Euromarket Design, Inc.

Author:Rebecca Stanfel
Pages:533-536
 
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1250 Techny Rd.

Northbrook, Illinois 60062

USA

Telephone: (847) 272-2888

Fax: (847) 272-5366

Web site: www.crateandbarrel.com

CRATE & BARREL 1998 PRINT ADS CAMPAIGN

OVERVIEW

In October 1998 Euromarket Design, Inc. launched an advertising campaign for Crate & Barrel, its chain of housewares and furniture stores. With an estimated budget of $3.5 million, Chicago-based ad agency McConnaughy Stein Schmidt Brown (MSSB) created a visually striking print campaign that appeared in national publications and regional magazines. While most of Crate & Barrel's previous advertising had focused on selling individual products, the new campaign attempted to burnish Crate & Barrel's overall brand image and distinguish the company from its various rivals. Although the market for house-wares was growing—as consumers' real wages rose, new home construction surged, and aging baby boomers spent more on redecorating—Crate & Barrel faced increased competition from other housewares retailers, ranging from other upscale stores such as Williams-Sonoma Inc.'s Pottery Barn to the mass merchandiser Target, owned by the Dayton Hudson Corp.

Crate & Barrel did not abandon specific products completely in its effort to promote its new image. Instead, the 1998 print ads paired shots of individual offerings with scenes of nature or buildings. The copy for the ads was somewhat lengthy and relied on a subdued wittiness to convey the campaign's message—that Crate & Barrel offered timeless products that imbued one's life with simplicity. For instance, one of the five ads queried, "What does one of our tables have in common with an afternoon in the country? Or one of our chairs with a lakeside sunset?" The copy continued, "Well, all warmly embrace the concept of simplicity: Clearly a plus in an age when three-fourths of the world's surface is covered with water, but four-fifths is wired for cable." An elegant, classic table was portrayed next to a scene of a wooden bridge expanding out over the ocean to the horizon line. The company's logo was discreetly placed in the corner of the piece. Other ads depicted a Crate & Barrel chair (along with a deserted shoreline), a goblet (with a snow-covered pastoral scene), plates (with a country chapel), and stockings stuffed with presents (with another snowy landscape). While some of the print executions were clearly holiday oriented, they nevertheless attempted to impart the campaign's overall theme, that Crate & Barrel was "not just a local housewares shop," as Heidi Musachio, an account supervisor at MSSB, told Adweek.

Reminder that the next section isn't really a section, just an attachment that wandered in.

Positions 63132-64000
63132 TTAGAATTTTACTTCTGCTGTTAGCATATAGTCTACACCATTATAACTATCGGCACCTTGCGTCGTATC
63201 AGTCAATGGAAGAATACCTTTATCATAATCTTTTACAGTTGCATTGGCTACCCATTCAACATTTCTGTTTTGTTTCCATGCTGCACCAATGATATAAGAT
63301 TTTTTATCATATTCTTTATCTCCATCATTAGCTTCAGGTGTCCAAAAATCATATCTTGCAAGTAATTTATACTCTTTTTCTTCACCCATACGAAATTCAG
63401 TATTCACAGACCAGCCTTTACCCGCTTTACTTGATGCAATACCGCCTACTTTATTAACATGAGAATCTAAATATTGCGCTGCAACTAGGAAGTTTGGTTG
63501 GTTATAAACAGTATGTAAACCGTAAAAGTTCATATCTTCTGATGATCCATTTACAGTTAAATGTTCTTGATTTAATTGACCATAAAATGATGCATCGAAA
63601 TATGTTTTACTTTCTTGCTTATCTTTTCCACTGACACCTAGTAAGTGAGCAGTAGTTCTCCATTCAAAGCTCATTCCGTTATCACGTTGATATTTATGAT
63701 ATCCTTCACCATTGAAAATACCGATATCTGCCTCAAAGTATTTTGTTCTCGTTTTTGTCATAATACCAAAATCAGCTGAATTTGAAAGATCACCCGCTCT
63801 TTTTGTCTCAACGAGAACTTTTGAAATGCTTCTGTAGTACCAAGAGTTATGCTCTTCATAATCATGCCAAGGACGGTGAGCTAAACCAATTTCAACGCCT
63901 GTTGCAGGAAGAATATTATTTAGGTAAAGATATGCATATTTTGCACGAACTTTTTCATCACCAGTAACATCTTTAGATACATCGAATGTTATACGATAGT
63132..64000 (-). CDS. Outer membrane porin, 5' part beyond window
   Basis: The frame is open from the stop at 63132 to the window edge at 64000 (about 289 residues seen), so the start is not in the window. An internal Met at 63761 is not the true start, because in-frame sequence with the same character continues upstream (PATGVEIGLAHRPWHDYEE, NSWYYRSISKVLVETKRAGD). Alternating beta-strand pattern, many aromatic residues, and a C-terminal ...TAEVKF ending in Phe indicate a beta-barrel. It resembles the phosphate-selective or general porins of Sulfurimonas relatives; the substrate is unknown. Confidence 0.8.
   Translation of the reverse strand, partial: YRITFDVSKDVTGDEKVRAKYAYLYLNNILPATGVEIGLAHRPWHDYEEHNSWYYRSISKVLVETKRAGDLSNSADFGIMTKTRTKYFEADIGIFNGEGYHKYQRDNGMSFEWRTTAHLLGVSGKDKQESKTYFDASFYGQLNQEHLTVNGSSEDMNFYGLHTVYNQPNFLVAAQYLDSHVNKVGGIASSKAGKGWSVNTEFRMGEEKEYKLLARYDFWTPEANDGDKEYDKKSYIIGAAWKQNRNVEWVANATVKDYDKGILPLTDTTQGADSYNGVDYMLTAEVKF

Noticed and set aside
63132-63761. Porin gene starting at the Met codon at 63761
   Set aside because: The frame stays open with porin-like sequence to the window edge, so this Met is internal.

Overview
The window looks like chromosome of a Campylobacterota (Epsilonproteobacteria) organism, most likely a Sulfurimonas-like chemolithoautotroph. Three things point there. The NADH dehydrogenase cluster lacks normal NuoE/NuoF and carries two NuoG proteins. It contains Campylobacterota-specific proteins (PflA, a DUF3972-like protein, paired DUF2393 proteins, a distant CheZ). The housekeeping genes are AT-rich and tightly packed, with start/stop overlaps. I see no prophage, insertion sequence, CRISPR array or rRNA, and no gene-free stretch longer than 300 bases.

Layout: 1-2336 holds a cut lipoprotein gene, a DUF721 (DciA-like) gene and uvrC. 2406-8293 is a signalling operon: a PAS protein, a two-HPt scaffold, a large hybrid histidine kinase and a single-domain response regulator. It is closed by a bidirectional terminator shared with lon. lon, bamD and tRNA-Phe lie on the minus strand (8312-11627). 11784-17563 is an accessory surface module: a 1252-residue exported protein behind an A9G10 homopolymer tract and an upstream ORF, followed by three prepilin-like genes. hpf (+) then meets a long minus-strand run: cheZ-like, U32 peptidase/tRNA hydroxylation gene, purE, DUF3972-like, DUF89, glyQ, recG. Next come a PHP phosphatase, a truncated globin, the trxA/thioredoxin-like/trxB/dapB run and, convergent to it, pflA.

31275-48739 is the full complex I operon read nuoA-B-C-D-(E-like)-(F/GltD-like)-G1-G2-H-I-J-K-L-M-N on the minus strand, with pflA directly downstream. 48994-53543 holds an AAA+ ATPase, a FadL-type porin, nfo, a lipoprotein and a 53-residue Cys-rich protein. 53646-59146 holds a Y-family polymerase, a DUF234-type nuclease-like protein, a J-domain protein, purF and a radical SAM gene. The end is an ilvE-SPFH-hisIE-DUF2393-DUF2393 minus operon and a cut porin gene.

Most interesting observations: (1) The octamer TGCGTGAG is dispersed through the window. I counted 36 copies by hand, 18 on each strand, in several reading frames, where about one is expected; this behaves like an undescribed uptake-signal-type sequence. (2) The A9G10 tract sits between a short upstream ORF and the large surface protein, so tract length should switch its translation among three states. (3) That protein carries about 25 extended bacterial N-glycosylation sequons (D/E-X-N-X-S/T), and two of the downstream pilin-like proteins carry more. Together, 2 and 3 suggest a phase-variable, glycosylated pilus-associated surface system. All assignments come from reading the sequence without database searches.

Like most other retailers, Crate & Barrel's peak business was during the holiday season. Accordingly, the campaign ran through December 1998 and then ended. Although the company's sales figures rose during the duration of the campaign and the ads received plaudits from the advertising community, Crate & Barrel shifted its advertising account to the recently formed Chicago ad shop Tucker Tapia and returned to more product-focused spots.

HISTORICAL CONTEXT

Crate & Barrel's humble origins gave no indication of its future status as a housewares and furniture "powerhouse," as the Chicago Tribune described the company. Founded in 1962 by Gordon and Carole Segal, the first Crate & Barrel store was housed in an abandoned elevator factory in Chicago and stocked with specialty house-wares items. Because they could not afford expensive merchandise fixtures, the Segals displayed their wares on packing crates and barrels, thereby hitting upon the catchy name for their venture. "I knew plenty of young people like us with good taste and no money," Gordon Segal told HFN: The Weekly Newspaper for the Home Furnishing Network. "Who was catering to them?" As the company expanded and opened new stores, Crate & Barrel won the allegiance of the baby boomer generation—who increasingly earned more money to complement their "good taste"—with its distinctive and well-made...

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